Nashville Communion August 2012
Communion returns to the Basement in Nashville, TN on Thursday, 2nd August 2012 with yet another stellar lineup!
Big Surr is a fun band made up of five bbs who like to eat pizza and ice cream. This is why Casey has a stik’n'poke of a skateboarding basketball-playing piece of pizza on his left thigh. Helen just wants to be at the beach all of the time, Evan thinks that he is an ox, Erik can read 500 books in one hour, and Emmett likes to bike and play Natural Child covers…at the same time.
We released our Miss You Most EP digitally at the end of Summer 2010 and on tape in Winter 2011. We are about to release our Baked + Bruised 7″ through Infinity Cat’s Econoline series. Our sound has been compared to Wavves, the Jesus & Mary Chain, Ty Segall, Best Coast, a Dinosaur Jr. + the Ramones baby, the Velvet Underground, Shop Assistants, Dum Dum Girls, and “I don’t know what they sound like.” We don’t know either. The blog Theoretically Vinyl summed it up as “when sunshine punches you right in your face.”
Foreign Fields is an electronic folk group that hails from the wintry plains of Wisconsin. New Years day of last year they met in their hometown, in an abandoned office building, to begin work on their first full length LP “Anywhere But Where I Am”. Having no set plan or guide, the album grew naturally as they left their lives in Chicago for hot summer days, skipping stones in the rivers of Tennessee.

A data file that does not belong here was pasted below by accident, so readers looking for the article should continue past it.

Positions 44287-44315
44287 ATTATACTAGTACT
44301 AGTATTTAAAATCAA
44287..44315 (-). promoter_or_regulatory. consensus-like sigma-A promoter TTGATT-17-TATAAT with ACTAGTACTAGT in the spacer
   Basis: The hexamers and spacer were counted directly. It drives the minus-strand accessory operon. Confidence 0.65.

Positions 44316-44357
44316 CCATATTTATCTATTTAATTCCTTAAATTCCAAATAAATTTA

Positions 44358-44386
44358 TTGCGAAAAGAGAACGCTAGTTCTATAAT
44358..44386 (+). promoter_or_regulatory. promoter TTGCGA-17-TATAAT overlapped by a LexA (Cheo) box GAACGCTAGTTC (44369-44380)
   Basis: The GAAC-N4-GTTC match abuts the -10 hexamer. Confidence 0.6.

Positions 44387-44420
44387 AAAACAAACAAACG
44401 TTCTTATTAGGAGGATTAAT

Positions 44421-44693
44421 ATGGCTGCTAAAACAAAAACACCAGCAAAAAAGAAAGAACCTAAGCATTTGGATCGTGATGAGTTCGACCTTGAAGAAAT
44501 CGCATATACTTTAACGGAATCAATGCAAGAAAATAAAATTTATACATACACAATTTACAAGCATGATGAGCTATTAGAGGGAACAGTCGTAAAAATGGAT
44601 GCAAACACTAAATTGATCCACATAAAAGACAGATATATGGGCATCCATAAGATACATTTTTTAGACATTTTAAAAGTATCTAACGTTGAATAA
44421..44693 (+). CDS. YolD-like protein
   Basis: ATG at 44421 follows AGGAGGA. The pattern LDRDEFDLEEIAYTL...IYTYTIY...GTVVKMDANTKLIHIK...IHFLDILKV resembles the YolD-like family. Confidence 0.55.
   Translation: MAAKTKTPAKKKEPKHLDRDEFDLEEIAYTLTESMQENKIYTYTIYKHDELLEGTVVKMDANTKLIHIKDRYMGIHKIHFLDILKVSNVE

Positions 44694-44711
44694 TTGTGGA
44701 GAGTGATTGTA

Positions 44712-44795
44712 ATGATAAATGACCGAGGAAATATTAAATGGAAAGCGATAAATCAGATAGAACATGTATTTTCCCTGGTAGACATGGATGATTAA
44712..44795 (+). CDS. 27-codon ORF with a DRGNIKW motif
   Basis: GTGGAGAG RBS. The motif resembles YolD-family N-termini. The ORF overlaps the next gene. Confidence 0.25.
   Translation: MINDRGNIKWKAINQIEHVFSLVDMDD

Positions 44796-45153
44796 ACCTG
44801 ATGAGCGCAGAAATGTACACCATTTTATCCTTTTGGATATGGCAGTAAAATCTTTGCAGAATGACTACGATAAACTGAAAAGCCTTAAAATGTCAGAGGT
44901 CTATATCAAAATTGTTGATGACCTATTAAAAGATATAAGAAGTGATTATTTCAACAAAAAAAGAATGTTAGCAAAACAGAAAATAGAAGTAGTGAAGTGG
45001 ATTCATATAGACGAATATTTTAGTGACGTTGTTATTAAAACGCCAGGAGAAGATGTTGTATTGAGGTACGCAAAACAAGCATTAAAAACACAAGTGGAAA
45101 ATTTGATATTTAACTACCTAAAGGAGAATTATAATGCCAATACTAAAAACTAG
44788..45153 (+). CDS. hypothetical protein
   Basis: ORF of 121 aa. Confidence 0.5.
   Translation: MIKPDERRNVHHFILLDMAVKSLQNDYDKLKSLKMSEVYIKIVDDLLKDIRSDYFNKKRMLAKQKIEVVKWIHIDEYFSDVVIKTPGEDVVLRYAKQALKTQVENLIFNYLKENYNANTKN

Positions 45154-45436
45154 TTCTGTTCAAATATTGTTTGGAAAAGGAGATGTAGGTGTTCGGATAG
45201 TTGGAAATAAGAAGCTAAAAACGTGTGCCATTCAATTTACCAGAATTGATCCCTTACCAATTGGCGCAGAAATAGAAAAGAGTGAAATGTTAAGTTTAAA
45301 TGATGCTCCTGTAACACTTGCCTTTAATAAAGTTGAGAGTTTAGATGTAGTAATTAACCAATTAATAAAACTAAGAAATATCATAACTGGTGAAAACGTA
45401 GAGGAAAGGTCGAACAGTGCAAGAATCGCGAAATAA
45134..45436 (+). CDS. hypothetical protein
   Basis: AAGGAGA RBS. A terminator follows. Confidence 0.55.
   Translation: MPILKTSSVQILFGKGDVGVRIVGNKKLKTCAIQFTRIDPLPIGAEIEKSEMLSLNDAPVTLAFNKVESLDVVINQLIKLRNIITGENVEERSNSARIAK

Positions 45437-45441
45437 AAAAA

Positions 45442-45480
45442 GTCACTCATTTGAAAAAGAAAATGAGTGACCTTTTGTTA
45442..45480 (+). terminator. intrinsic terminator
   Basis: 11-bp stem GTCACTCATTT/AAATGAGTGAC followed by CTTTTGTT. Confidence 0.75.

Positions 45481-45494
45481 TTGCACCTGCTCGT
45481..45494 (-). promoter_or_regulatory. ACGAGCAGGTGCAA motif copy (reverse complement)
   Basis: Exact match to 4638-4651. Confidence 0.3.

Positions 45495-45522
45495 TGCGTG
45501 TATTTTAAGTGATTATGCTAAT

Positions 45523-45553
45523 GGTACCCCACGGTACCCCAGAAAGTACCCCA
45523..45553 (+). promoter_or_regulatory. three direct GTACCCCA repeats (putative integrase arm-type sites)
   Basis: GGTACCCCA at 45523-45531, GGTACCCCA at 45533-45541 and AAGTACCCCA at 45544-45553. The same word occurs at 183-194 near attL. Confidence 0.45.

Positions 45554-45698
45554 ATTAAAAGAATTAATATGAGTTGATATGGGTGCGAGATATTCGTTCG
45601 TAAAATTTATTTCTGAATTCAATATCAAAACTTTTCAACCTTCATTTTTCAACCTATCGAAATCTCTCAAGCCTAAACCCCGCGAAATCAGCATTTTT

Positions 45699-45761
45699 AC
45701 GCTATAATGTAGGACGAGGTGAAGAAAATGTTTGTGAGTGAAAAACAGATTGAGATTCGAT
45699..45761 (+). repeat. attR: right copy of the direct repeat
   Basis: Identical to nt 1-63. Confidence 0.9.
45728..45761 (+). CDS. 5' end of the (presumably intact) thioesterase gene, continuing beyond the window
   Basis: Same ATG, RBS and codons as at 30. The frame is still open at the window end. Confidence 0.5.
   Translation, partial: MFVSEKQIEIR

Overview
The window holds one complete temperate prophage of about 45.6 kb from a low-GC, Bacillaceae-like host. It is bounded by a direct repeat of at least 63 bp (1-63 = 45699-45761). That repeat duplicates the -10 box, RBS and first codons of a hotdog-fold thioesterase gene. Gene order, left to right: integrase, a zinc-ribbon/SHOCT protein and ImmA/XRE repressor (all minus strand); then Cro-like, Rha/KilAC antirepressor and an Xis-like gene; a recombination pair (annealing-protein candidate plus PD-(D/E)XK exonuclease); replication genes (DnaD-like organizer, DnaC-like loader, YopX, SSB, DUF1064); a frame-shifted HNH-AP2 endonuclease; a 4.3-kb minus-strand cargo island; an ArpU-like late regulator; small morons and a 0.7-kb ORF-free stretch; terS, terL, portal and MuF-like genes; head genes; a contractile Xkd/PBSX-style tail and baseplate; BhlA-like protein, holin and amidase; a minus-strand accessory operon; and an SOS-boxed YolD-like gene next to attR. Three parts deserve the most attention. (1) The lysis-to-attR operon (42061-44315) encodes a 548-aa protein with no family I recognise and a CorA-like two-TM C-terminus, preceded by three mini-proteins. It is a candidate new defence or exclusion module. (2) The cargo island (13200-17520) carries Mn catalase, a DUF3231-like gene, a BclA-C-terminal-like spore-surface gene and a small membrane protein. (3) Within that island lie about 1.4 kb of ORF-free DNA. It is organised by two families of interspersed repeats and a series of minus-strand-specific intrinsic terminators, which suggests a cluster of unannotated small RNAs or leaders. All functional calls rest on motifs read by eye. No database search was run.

When you hear Jessie Baylin sing for the first time, it takes a matter of moments to realize that she’s intimately familiar with pop’s history – but not at all interested in repeating it. Her songs – and her plangent voice – carry a classic pop tone that evoke memories of the Brill Building and Laurel Canyon in the ‘70s while retaining a decidedly modern, empowered worldview.
“I drew a lot from people like Burt Bacharach and Dionne Warwick, the Brill Building writers,” says the New Jersey-born, Nashville-based singer-songwriter. “But I didn’t want to make a retro, throwback kind of album. Nostalgia is fine, I have a definite fondness for that, but I didn’t want people to listen and think I was trying to recapture something from the past.”
That’s exactly the vibe one gets when immersed in Little Spark, Baylin’s third album and first for Thirty Tigers – a relationship she struck up after negotiating her way out of a major label deal that was threatening to mar the clarity of her singular artistic vision. Rather than go with the flow, she went with her gut, gathering what remained of an inheritance from her grandmother – whose nickname Jessie borrowed for the Blonde Rat label moniker – Jessie hired Producer Kevin Augunas, who helped her gather some of the most empathetic musicians she could find, including old-school guitar man Waddy Wachtel,veteran drummer Jim Keltner, Greg Leisz on pedal steel, The Watson Twins on backup vocals and famed Emmy & Grammy winning string arranger Jimmie Haskell (Elvis Presley, Simon & Garfunkel, Bobby Gentry). But it was modern-day auteur and multi-instrumentalist Richard Swift who was Little Sparks chief arranger and with Swift, Kevin, and the musicians in place, Jessie had her creative collaborators and co-conspirators.